The Largest Security-Cleared Career Network for Defense and Intelligence Jobs - JOIN NOW

Homeland Security

Canadian Relief Arrives in Pensacola

Navy NewsStand

Story Number: NNS050913-01
Release Date: 9/13/2005 7:02:00 AM

By Journalist 1st Class (AW) Russell C. Tafuri, U.S. Fleet Forces Command Public Affairs

NAVAL AIR STATION PENSACOLA, Fla. (NNS) -- Three Canadian ships carrying approximately 1,000 Canadian military personnel and pallets of supplies and heavy equipment arrived at Naval Air Station (NAS) Pensacola Sept. 12.

The Canadian ships’ arrival came after an adventurous transit from Canada, around a hurricane in the north Atlantic, to the tip of Florida’s southern coast and then north to Pensacola.

Canada joins five other countries, including Mexico, the Netherlands, Germany, France and the United Kingdom, in ongoing support of relief efforts to the Gulf Coast following Hurricane Katrina.

The ship’s weeklong journey to assist began long before the call for help ever came.

“We had begun our trip south before we actually were asked to join the relief effort," said Canadian Navy Lt. Marie-Claude Gagne, Canadian Task Group (CTG). "And even though we weren’t sure what our mission would be, we knew we wanted to help.”

The CTG consists of the Canadian destroyer HMCS Athabaskan (DDH 282), frigates HMCS Ville De Quebec (FFH 333) and HMCS Toronto (FFH 332), and the Canadian Coast Guard vessel CCGS Sir William Alexander.

The aim of the CTG is to have the ships, supplies, assets and personnel positioned and fully operational by mid-week, according to Canadian Navy Commodore Dean McFadden, commander, CTG. “We are here to help with the efforts beyond the personal safety degree and now concentrate on the hygiene and first aid materials that are necessary, as well as concentrating on the repair and rebuild of the infrastructure in order to get people’s lives reconstituted and closer to normal,” affirmed the commodore.

In that aim, the Canadian support ranges from humanitarian supplies including diapers, clothing, drinking water, water pumps, generators, sunscreen and bug repellant, to small boats and heavy equipment to aid in the repair and reconstruction of the Gulf Coast areas ravaged by Hurricane Katrina.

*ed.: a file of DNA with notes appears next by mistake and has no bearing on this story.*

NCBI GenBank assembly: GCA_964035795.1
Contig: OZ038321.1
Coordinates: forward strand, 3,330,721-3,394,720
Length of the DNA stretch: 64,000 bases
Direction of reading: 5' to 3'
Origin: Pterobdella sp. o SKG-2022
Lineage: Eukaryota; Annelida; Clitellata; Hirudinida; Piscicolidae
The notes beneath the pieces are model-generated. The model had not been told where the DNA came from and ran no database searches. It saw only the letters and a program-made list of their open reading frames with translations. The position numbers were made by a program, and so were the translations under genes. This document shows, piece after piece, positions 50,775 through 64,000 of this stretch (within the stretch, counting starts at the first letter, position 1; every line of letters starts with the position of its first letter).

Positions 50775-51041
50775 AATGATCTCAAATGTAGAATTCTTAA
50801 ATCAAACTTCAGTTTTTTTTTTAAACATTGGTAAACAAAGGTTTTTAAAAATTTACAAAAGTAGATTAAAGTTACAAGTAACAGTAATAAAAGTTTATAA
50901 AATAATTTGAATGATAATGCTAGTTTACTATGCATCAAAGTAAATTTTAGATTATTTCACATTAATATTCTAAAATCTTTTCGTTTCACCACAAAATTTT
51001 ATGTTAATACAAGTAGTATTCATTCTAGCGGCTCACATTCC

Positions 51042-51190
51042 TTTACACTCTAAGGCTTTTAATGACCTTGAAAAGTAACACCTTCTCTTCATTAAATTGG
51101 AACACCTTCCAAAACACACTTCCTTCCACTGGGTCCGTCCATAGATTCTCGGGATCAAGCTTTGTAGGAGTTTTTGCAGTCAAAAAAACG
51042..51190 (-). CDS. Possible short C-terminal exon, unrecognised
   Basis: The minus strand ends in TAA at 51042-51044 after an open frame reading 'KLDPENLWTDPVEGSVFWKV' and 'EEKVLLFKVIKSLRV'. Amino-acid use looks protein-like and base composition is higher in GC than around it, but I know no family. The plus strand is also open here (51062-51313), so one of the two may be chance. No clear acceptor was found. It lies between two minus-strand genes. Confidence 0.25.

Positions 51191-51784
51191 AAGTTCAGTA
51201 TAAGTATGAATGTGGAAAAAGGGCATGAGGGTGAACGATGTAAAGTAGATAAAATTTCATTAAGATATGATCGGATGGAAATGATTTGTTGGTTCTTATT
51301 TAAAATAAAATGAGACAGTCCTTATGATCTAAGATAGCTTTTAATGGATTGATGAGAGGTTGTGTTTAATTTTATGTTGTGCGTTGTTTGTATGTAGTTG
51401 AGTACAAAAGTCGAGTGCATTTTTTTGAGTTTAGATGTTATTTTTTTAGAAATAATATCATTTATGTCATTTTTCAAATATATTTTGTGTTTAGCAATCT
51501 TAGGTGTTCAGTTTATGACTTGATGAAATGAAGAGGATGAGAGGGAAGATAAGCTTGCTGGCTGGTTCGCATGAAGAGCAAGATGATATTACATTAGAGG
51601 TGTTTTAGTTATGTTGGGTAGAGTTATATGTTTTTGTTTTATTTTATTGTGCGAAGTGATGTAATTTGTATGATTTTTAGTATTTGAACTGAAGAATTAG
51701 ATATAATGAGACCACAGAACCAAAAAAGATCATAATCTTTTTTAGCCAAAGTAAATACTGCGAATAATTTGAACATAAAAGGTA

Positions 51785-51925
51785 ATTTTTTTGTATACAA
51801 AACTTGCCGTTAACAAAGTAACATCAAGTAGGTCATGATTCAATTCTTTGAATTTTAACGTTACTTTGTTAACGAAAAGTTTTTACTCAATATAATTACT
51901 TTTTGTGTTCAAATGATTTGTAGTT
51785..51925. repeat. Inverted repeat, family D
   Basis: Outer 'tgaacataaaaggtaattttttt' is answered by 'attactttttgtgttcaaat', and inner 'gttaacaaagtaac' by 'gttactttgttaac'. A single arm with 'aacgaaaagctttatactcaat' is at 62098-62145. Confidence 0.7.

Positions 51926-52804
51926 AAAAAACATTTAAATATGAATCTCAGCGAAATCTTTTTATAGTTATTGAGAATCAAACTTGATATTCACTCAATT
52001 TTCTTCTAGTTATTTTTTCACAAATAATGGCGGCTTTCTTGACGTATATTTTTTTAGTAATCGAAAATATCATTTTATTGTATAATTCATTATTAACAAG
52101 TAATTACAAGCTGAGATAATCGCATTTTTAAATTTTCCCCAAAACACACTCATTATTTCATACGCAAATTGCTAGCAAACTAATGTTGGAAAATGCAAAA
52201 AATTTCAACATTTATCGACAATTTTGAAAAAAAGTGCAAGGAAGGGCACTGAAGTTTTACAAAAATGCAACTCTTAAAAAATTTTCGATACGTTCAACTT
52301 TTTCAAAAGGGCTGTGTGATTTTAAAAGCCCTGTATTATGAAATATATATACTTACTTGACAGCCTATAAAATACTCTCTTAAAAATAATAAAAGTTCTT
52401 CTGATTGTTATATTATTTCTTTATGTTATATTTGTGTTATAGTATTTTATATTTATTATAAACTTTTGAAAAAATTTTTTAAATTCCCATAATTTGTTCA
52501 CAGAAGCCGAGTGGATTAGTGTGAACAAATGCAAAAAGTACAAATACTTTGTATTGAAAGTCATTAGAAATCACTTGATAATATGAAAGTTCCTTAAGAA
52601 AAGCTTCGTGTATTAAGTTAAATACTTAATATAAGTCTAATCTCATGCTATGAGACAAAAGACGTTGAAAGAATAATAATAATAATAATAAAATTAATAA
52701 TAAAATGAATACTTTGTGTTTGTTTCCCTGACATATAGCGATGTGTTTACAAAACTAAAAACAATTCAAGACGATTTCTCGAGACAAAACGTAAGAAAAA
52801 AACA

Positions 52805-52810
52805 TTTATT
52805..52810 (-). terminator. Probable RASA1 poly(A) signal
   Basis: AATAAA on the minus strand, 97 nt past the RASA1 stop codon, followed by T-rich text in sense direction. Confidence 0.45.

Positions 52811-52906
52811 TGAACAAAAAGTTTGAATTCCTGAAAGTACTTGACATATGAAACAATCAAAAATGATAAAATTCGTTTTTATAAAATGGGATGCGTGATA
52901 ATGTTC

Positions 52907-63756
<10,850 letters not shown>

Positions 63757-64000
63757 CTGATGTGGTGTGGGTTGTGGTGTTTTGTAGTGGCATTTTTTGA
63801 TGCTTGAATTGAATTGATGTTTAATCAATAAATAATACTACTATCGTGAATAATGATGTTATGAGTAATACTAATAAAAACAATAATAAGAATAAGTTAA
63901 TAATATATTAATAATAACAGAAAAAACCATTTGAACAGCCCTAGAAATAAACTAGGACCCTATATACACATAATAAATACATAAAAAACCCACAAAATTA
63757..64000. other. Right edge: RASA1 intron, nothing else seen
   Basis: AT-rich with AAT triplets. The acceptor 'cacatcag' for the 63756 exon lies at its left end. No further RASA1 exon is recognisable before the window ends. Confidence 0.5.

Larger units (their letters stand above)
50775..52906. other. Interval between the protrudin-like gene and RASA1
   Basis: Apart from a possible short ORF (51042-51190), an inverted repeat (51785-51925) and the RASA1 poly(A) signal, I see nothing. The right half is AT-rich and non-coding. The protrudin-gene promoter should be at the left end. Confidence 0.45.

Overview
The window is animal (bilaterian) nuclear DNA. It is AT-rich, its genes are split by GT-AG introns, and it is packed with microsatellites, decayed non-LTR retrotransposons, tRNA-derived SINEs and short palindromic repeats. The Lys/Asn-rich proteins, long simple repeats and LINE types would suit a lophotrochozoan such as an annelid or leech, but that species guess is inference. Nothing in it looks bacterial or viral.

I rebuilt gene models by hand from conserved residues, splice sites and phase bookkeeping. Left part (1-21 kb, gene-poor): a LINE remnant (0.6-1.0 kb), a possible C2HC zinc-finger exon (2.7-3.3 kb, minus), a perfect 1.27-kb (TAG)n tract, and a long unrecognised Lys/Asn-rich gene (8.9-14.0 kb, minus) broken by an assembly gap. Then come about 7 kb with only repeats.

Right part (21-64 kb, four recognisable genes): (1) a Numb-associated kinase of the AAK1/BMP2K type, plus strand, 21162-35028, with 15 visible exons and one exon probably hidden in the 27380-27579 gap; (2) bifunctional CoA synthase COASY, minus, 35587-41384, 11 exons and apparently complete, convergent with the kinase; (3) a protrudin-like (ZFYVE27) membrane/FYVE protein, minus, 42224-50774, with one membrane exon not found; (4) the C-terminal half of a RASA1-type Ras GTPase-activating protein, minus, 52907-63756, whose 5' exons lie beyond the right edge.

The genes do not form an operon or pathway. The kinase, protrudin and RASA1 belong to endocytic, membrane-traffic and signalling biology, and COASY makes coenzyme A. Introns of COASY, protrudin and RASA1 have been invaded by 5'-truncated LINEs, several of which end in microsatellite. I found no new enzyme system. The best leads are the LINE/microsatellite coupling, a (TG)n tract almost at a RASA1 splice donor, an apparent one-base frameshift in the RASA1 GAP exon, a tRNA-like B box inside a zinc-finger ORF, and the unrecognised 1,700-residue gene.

“We came prepared for anything because we didn’t know exactly what we’d be doing in our support when we left Canada,” stated Canadian Navy Lt. Cmdr. Glenn Macisaac, Athabaskan supply officer. “We come as a self-sustainable force of support and can stay here lending this support for as long as it takes and as long as we’re needed. We’ve come here to help – and that’s what we’ll do.”

"We wanted to get our ships here as quickly as we could to facilitate the reconstruction and relief efforts," said McFadden. "We aim to be fully functional and able to coordinate the Canadian activities already in the area, and set up Canadian assets in a way that would not draw on the resources already in place.”

The Canadian support was welcomed by Capt. Pete Frano, commanding officer NAS Pensacola. “I think [the Canadian support] is fantastic, especially in that I don’t think we even had to ask for the help before they were on their way.”

“It’s the way it should be done; it’s the neighborly thing to do," said Canadian Chief Petty Officer 2nd Class (equivalent to a U.S. Navy Senior Chief Petty Officer) Brad Hutchinson. "I’m proud and happy to come down and give the Americans a hand. I know they’d do it for us.”



NEWSLETTER
Join the GlobalSecurity.org mailing list